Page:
DAP Kinase-Related Apoptosis-Inducing Protein Kinase 2 (DRAK2) Is a Key Regulator and Molecular Marker in Chronic Lymphocytic Leukemia

Research output: Contribution to journalArticle

DOI

Authors

  • Katarzyna Szoltysek
  • Carmela Ciardullo
  • Peixun Zhou
  • Anna Walaszczyk
  • Elaine Willmore
  • Vikki Rand
  • Scott Marshall
  • Andy Hall
  • Christine J. Harrison
  • Jeyanthy Eswaran
  • Meera Soundararajan

Departments

External departments

  • Newcastle University
  • Maria Sklodowska-Curie Institute of Oncology
  • Teesside University
  • City Hospitals Sunderland NHS Foundation Trust

Details

Original languageEnglish
Article number7663
Number of pages15
JournalInternational Journal of Molecular Sciences
Volume21
Issue number20
DOIs
Publication statusPublished - 16 Oct 2020
Publication type

Research output: Contribution to journalArticle

Abstract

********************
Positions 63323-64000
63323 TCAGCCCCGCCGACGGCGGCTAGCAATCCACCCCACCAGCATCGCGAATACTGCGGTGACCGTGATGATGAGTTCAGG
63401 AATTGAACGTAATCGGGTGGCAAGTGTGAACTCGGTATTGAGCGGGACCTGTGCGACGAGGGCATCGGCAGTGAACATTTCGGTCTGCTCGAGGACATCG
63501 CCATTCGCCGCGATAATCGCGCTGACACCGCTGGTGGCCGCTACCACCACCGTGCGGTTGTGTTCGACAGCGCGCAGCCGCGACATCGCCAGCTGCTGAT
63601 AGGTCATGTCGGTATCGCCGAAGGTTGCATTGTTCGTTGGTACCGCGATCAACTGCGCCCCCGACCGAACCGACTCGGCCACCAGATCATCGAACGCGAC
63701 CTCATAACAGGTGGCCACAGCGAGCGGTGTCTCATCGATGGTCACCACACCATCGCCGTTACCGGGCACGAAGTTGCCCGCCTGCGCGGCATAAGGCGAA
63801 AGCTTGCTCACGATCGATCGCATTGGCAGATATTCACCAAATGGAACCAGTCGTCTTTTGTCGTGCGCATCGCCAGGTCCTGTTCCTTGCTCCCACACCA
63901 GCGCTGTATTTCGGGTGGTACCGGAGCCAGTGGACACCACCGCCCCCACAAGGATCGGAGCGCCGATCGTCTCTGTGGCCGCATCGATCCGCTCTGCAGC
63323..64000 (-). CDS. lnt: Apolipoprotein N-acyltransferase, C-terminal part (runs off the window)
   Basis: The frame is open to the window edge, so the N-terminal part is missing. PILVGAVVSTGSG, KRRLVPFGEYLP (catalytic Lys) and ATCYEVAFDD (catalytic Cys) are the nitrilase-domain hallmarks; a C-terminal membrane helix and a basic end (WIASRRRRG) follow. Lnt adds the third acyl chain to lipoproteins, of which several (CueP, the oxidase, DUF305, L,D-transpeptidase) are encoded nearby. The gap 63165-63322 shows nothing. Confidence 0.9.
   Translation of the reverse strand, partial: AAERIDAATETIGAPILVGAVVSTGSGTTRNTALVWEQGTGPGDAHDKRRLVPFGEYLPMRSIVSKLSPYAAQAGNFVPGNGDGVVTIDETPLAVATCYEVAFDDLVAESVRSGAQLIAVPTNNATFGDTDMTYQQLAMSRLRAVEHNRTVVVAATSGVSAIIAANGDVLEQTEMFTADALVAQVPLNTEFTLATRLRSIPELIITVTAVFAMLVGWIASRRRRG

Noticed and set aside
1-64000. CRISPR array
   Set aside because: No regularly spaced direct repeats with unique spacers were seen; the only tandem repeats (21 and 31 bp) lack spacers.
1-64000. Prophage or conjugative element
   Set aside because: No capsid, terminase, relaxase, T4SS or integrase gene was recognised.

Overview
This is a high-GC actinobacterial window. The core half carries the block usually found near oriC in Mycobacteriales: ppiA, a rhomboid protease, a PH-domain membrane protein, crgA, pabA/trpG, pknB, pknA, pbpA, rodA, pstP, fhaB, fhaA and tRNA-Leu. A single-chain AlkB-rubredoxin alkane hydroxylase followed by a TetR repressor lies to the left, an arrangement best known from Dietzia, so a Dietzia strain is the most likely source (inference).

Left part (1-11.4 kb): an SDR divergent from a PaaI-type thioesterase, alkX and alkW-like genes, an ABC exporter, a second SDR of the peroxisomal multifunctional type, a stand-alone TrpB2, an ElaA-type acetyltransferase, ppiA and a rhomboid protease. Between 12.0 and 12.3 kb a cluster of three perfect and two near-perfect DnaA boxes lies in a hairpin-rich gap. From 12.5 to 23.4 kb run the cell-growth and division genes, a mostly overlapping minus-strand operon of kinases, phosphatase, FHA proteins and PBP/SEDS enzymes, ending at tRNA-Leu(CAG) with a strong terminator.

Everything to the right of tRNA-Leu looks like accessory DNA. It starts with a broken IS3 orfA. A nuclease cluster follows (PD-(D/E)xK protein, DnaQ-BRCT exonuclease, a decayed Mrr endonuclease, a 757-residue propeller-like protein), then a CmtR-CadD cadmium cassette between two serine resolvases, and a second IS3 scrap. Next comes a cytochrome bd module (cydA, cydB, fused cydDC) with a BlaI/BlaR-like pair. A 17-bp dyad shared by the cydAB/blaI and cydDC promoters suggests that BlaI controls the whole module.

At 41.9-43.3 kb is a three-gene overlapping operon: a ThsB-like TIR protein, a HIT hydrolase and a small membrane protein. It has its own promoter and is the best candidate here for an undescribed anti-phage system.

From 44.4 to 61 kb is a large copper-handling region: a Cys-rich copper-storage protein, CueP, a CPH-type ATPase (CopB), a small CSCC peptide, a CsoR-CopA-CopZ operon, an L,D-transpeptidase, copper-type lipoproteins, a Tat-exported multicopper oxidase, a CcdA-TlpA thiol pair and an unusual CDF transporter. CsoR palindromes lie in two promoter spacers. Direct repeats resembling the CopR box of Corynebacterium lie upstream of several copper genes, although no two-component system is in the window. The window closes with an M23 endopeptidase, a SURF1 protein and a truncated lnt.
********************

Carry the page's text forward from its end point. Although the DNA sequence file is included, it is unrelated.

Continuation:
Chronic lymphocytic leukemia (CLL) is the most common adult leukemia in the Western World and it is characterized by a marked degree of clinical heterogeneity. An impaired balance between pro- and anti-apoptotic stimuli determines chemorefractoriness and outcome. The low proliferation rate of CLL cells indicates that one of the primary mechanisms involved in disease development may be an apoptotic failure. Here, we study the clinical and functional significance of DRAK2, a novel stress response kinase that plays a critical role in apoptosis, T-cell biology, and B-cell activation in CLL. We have analyzed CLL patient samples and showed that low expression levels of DRAK2 were significantly associated with unfavorable outcome in our CLL cohort. DRAK2 expression levels showed a positive correlation with the expression of DAPK1, and TGFBR1. Consistent with clinical data, the downregulation of DRAK2 in MEC-1 CLL cells strongly increased cell viability and proliferation. Further, our transcriptome data from MEC-1 cells highlighted MAPK, NF-κB, and Akt and as critical signaling hubs upon DRAK2 knockdown. Taken together, our results indicate DRAK2 as a novel marker of CLL survival that plays key regulatory roles in CLL prognosis.

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